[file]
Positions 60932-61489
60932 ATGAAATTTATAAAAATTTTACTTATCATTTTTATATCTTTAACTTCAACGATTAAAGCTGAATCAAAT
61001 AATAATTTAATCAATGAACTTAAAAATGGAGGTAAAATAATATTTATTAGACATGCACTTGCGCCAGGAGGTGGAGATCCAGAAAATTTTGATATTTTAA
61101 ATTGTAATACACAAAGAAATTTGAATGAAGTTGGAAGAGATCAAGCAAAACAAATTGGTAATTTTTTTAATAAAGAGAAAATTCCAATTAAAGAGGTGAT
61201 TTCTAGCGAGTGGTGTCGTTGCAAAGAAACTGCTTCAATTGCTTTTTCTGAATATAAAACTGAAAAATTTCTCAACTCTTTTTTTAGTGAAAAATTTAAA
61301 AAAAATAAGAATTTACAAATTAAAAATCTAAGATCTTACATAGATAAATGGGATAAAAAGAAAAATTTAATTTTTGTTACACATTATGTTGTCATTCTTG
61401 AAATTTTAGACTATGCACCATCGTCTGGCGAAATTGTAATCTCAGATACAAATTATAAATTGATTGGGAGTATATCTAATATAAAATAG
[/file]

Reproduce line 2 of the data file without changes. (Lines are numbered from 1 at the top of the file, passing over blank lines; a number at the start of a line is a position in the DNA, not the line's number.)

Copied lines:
60932 ATGAAATTTATAAAAATTTTACTTATCATTTTTATATCTTTAACTTCAACGATTAAAGCTGAATCAAAT